What Nature Can Teach Us about Living Longer, Healthier Lives
320 pp., 6 x 9 in, 22 b&w illus.
- Published: August 16, 2022
- Published: August 16, 2022
Stories of long-lived animal species—from thousand-year-old tubeworms to 400-year-old sharks—and what they might teach us about human health and longevity.
Opossums in the wild don't make it to the age of three; our pet cats can live for a decade and a half; cicadas live for seventeen years (spending most of them underground). Whales, however, can live for two centuries and tubeworms for several millennia. Meanwhile, human life expectancy tops out around the mid-eighties, with some outliers living past 100 or even 110. Is there anything humans can learn from the exceptional longevity of some animals in the wild? In Methuselah's Zoo, Steven Austad tells the stories of some extraordinary animals, considering why, for example, animal species that fly live longer than earthbound species and why animals found in the ocean live longest of all.
Austad—the leading authority on longevity in animals—argues that the best way we will learn from these long-lived animals is by studying them in the wild. Accordingly, he proceeds habitat by habitat, examining animals that spend most of their lives in the air, comparing insects, birds, and bats; animals that live on, and under, the ground—from mole rats to elephants; and animals that live in the sea, including quahogs, carp, and dolphins.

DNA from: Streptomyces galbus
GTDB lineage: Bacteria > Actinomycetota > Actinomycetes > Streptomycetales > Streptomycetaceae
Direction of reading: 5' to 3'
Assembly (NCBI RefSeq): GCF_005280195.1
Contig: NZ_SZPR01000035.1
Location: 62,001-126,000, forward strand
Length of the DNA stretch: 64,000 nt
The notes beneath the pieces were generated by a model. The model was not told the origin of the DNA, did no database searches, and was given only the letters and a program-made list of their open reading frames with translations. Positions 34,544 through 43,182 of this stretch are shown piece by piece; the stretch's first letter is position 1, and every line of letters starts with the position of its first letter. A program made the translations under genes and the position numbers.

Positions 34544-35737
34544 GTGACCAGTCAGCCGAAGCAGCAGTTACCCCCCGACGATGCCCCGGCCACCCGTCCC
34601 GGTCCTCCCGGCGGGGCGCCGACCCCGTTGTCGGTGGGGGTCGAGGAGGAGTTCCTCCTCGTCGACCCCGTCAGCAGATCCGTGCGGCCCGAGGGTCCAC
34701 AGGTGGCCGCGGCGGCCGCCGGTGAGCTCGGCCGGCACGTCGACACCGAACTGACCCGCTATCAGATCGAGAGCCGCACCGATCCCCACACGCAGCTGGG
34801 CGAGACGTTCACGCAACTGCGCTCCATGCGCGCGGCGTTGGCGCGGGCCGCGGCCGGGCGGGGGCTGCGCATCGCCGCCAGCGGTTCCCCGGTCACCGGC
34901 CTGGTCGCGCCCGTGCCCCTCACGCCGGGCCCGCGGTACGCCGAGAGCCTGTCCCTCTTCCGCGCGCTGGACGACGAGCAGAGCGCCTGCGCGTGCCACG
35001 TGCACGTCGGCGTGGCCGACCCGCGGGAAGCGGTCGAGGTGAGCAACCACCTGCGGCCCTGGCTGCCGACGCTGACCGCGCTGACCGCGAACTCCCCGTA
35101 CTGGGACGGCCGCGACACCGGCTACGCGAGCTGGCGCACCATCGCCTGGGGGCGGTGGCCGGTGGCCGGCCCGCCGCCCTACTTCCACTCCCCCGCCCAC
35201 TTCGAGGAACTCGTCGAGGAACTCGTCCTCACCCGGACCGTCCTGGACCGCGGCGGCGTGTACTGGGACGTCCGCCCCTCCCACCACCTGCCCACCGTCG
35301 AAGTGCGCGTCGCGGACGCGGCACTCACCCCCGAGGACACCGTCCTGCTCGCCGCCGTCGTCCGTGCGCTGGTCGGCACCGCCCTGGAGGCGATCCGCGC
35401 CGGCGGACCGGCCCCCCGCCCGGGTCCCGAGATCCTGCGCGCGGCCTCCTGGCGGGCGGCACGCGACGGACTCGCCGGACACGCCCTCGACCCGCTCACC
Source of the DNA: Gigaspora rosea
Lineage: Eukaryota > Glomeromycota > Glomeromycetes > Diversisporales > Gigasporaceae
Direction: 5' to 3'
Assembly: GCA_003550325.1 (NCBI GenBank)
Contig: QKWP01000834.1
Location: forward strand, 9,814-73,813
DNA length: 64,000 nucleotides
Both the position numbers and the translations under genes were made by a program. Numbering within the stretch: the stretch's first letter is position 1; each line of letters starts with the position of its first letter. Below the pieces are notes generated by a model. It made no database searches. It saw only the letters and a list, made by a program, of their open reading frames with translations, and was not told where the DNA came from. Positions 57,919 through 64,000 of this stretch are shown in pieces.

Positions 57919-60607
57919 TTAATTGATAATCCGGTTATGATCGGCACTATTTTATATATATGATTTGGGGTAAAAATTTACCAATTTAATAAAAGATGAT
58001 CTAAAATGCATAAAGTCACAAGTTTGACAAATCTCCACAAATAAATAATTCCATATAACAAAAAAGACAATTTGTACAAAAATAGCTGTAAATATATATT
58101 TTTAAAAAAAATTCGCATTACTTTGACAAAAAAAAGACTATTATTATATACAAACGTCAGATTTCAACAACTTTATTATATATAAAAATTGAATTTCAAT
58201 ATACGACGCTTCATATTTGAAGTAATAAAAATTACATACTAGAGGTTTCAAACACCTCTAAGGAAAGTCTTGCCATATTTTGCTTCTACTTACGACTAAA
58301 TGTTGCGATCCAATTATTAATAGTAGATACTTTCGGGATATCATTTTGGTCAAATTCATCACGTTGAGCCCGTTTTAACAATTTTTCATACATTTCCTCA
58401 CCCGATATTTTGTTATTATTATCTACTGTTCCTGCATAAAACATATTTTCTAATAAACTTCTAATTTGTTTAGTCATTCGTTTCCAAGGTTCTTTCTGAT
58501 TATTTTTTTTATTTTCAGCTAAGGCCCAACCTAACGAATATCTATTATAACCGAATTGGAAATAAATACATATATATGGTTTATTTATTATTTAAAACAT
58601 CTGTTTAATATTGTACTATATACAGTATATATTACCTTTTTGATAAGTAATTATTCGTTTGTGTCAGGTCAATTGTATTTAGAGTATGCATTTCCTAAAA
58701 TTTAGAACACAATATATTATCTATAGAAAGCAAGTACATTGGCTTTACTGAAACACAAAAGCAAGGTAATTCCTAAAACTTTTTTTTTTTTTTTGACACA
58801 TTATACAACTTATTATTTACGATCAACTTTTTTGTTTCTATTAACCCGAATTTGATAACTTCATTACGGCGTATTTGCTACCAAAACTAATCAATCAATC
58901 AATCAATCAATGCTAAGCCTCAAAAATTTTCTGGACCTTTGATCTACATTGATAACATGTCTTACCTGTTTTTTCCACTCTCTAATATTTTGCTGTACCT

Humans have dramatically increased their lifespan with only a limited increase in healthspan; we're more and more prone to diseases as we grow older. By contrast, these species have successfully avoided both environmental hazards and the depredations of aging. Can we be more like them?
“Methuselah's Zoo is not only fun to read—it is the best book written on the lives and lifespans of our long-lived relatives, teachers of what's possible for our own species and for our individual lives.”
David Sinclair, Professor, Harvard Medical School, author of New York Times and international bestseller, Lifespan: Why We Age and Why We Don't Have To
“Steven Austad is a world class scientist who also has a rare gift for storytelling. His observations about the incredible range of longevity across species deeply informs human aging. Austad will draw you in with eloquent prose and leave you with compelling insights about aging.”
Laura L. Carstensen, Professor of Psychology and Founding Director, Stanford Center on Longevity
“A thrilling, hilarious and uplifting adventure into the astounding life of animals, debunking aging myths and revealing how the study of extraordinary animals can enable us to age more slowly. Brilliantly insightful and wonderfully hopeful!”
Emma Teeling, Professor of Zoology, University College Dublin
"For aspiring scientists and health care advocate."